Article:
With today’s post, we welcome Mary Lautzenhiser Bellon to the writing team for Abiding in Exile. Many of you know Mary from her twenty years of service through the Office of Pastoral Care and Counseling. She now serves as senior pastor at Collegiate UMC and Wesley Foundation in Ames. A more complete bio and photo is available at our writer page.
When I lived in California, many years ago now, a friend of mine took several people out on a sailboat. We went sailing out into the Pacific Ocean, and it was a beautiful summer day. We sailed a long time out in the ocean, and then after lunch, we decided to head back. But as we were turning around, and we looked to the side of the boat, we saw a long gray whale surfacing within feet of our sailboat. The whale was easily twice as long as the boat.
I think it was one of the most magnificent things I’ve witnessed, this huge whale rising up alongside our little boat. Then it would submerge itself leaving what is called a “whale print” or what used to be called the “blow wake.” That whale swam alongside our boat for a good twenty minutes or more, sometimes on the surface, sometimes disappearing and leaving the whale print for us to see.
I don’t know if you have ever seen such a thing, but it reminded me of the exquisite and tremendous hand of God in all of the created order, in all of life, including mine. And I don’t know if you are aware but a whale print, or blow-wake, is an absolutely still space of water left when the whale submerges. Even if the sea around it is swelling or violent, the whale print is still and serene, quiet and calm.
About four years after that sailing adventure, Leonard Sweet published a book called, Quantum Spirituality.What caught me as I read his book, was Leonard, too, had had an experience with whales and with the image of the whale print. Over these last thirty years, I am not sure, exactly, what Leonard had to say or what simply emerged for me as I pondered what I had seen, but together it is something like this: perhaps for us living today, our faith communities, our families, and our very lives might become whale prints of calm and invitation to those who have forgotten or have never known the intimacy of God in their lives.
A question arose for me as I have thought about the whale print and as I have experienced my own life and the lives of those I have encountered. What makes the difference between the times when, in the sea of our lives, a disturbance to the water causes it to fracture, ripple or fragment and when, like the whale submerging, the water is left calm and still? I am not wholly sure, but one thing I have come to believe is that when we submerge like the whale into the depths of our inner lives, and into the deep and hidden places where God often meets us, we may be blessed with the still point, the moment of stillness, the calm invitation to know we are deeply loved and completely made for love. We might do this by contemplative prayer, mindfulness meditation, walking the labyrinth, or simply sitting for a moment in our backyards or in our studies or walking a forest trail. We might do this by seeing something extraordinary on a day shared with friends.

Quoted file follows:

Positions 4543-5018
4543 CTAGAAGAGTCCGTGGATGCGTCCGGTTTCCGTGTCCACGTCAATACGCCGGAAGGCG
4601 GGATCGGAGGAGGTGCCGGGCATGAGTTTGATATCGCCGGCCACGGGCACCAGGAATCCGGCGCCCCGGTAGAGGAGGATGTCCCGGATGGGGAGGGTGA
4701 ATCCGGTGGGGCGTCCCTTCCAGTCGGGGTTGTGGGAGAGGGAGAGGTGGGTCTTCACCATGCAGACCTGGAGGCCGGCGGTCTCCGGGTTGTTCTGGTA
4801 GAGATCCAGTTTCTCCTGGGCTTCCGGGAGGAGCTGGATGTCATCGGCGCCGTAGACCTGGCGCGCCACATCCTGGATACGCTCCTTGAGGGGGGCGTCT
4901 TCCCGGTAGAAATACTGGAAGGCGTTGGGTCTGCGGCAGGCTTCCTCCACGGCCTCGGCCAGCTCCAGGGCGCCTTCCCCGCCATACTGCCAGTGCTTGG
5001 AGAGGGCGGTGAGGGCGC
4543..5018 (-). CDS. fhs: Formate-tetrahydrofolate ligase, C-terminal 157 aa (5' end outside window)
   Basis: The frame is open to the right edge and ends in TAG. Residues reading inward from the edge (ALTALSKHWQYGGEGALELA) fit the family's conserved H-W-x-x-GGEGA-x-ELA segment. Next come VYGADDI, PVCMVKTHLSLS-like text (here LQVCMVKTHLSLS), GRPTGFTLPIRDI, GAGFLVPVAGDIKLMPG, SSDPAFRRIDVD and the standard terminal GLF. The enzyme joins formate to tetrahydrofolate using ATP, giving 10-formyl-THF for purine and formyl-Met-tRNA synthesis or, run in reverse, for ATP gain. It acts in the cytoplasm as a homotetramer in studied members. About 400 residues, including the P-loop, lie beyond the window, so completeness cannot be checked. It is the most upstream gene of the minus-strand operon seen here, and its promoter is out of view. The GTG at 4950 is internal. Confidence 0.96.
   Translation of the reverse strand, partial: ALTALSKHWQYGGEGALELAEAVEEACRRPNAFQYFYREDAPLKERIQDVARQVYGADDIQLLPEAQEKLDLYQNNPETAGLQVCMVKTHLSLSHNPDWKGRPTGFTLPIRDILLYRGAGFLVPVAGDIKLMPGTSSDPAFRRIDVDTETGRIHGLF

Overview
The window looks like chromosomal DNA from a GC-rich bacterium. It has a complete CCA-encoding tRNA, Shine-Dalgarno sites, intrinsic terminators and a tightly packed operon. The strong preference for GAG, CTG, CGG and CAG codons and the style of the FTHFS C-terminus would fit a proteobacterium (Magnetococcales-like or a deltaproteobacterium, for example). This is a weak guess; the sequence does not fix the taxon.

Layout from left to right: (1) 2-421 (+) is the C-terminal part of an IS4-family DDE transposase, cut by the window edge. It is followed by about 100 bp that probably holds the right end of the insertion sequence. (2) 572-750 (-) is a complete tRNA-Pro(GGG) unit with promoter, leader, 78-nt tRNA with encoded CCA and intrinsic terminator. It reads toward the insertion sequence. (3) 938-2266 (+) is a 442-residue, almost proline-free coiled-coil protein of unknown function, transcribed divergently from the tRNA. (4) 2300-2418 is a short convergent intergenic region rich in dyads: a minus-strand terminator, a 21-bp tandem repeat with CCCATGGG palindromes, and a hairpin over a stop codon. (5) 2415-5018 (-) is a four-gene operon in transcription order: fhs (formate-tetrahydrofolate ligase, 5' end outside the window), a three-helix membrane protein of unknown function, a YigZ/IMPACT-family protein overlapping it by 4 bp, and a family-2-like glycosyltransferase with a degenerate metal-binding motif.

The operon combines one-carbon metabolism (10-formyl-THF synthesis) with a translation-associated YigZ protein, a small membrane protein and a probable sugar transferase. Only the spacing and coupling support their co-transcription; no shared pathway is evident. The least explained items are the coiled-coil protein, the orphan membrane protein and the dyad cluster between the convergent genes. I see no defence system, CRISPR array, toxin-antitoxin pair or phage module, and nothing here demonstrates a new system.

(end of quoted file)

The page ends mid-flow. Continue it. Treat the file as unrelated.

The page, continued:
In the way of certain miracles, this coming to the inner moment of depth and calm sometimes happens alone but sometimes in a relationship with another in which you are fully seen and accepted and which you are gifted with eyes to see and accept. When I saw that whale, so many years ago, and even though I have seen many in my life at different times, when I saw that particular whale, on a day in a little boat out on the vast ocean, it felt like a miracle to me. And part of that glorious day was seeing it with my friends. Ever since, I have sometimes wondered, for we walking the journey of faith, if our lives could find that great inner stillness and calm of the whale print, even in the midst of the seas of life; could we be like a miracle for others at times? Could we become like the whale print or match such a miraculous thing? You know one time Jesus said to his followers: “you will do even greater works than I have done” (cf: John 14:12), making the claim that it is for us to convey the love and hope and forgiveness and justice of God. And when you think about it, I would imagine that each of us could recall people who were that for us; people who were miracles for us; people whose lives were like a still whale print in the midst of the sea.
Whether we find the still point in a moment of intimate aloneness or in the company of another, may we take the knowledge of it with us into a world so needy to know wholeness, connection and love.